911 Safe ChildTM
all of the safety tips that will keep your child safe. It is your
preparation to prevent a parent's worst nightmare, a missing child.
In the event that the
child disappears for any reason, a missing child report can be
immediately given to law enforcement authorities. In a situation
where every second counts,
911 Safe ChildTM
saves critical hours.
911 Safe ChildTM
stored information with 256 bit encryption behind a secure website. We
protect your child's data so that it is not available to people who
would use it unwisely.
If you are a current subscriber, log in
Child Safety Tips In the Home
911 Safe ChildTM Software
Be Aware of Your Child's Friends
•Know your child’s friends and their
families. Get to know their names, their addresses, phone numbers, etc.
You can store all of this information in 911 Safe ChildTM Software for easy
•Before you allow your child to go to the home of one of their friends, you
should learn who lives in the house or visits frequently.
•Before you allow your child to stay for the weekend at a friend’s home you
should know who will be caring for the child. If the parents will be
gone at any time, will there be a babysitter? You should familiarize
yourself with the area so you know how to get there or how to give directions to
another party if necessary.
•Prior to allowing a child to visit
an unfamiliar friend's home without you, make it a point to get to know the
friend and his or her parents. With younger children, it may be
appropriate to accompany your child on the first visit, to become acquainted
with the child, his or her parent(s) and their habits/rules.
Be Aware of Your Child's Daily
•Familiarize yourself with your child’s schedule. Know where and how they spend
their day. 911 Safe ChildTM Software help you store information about
the child's school, principal, teacher, bus number, afterschool activities for
each day of the week, clubs and organizations.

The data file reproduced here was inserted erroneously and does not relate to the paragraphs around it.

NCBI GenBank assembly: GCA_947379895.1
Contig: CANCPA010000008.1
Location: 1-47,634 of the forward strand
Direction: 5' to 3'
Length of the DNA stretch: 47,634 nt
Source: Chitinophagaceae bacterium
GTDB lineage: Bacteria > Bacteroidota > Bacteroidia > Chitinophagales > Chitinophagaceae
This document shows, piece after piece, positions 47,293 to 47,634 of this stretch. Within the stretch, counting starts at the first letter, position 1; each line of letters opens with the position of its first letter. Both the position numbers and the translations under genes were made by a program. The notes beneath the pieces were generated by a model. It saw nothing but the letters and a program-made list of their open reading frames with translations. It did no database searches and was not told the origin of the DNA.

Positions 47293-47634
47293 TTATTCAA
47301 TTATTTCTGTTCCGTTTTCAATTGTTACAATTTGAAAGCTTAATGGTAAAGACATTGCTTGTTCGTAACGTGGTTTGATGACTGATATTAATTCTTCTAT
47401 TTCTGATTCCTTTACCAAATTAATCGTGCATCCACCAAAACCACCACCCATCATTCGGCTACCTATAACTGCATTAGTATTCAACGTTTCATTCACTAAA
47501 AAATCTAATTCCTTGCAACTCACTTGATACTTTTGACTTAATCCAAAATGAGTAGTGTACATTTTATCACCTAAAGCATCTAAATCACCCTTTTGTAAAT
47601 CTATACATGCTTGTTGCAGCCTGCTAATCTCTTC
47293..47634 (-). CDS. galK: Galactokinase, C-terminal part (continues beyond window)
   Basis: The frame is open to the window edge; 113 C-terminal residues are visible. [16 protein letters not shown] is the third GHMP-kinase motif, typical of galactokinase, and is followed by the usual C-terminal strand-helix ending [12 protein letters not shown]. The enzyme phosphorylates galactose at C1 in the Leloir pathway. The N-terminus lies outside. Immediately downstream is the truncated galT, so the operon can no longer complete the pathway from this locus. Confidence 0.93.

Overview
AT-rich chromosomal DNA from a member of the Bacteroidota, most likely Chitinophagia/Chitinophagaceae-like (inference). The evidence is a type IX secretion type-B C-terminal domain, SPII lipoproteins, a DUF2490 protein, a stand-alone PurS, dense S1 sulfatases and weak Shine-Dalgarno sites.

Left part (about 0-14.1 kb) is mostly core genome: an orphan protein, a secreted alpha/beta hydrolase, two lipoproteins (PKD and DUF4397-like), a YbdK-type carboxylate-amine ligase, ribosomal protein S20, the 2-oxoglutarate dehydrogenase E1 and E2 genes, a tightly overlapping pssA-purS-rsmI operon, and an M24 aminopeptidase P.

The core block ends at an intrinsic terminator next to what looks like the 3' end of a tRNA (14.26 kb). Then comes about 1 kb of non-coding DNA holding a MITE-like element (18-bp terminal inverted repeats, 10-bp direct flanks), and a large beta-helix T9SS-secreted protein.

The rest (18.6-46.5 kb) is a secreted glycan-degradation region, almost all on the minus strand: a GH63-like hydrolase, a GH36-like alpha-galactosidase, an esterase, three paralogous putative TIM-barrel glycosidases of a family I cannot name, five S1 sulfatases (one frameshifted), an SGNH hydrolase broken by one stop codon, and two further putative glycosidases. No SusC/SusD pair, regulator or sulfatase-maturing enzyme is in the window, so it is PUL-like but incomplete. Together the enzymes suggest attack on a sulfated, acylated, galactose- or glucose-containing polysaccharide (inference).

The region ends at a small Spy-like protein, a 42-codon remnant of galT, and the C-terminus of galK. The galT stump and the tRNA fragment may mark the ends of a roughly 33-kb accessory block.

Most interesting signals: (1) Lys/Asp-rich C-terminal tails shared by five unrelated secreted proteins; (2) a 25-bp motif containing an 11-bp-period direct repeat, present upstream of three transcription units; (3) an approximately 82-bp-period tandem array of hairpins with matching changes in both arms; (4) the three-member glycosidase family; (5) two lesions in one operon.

•Know your child’s preferred route to school, playground, store, etc.
•Make sure that your child knows they can call you at any time if plans have
changed or if they need you to pick them up. If they feel ill, make sure
that they have an emergency contact number or cell phone number for you.
•Make sure schools, daycares, babysitters, etc., have updated relevant
information on you including pick-up person, contact information, current
address, vacations planned, etc. Your school is eligible for a free
version of 911 Safe ChildTM Software that will list all of the pertinent
information for every child in the school.
•Ensure that your child's school
administration, as a matter of policy, contacts you immediately if your child
does not appear at school. In addition, make sure that they have a copy of
your list of persons allowed to pick up the child from school from 911 Safe
Do Not Hesitate to Do a Background Check Or Ask for References
•Do a background check on
babysitters, daycares, after school programs, camps, etc., before registering
•Ask for references. Before
you trust your child to a new situation such as a new camp or a new babysitter,
request references. A reputable person will not mind furnishing references
since they understand your need to keep your child safe.
•Tactfully make unannounced
•When using a babysitter in your
home, there should be rules that every babysitter will follow. Ensure that
he or she knows:
1. Your expectations, including duties and responsibilities.
2. Family rules and daily routines, including eating and sleeping arrangements.
3. How you can be contacted. Write down: Where you will be (including the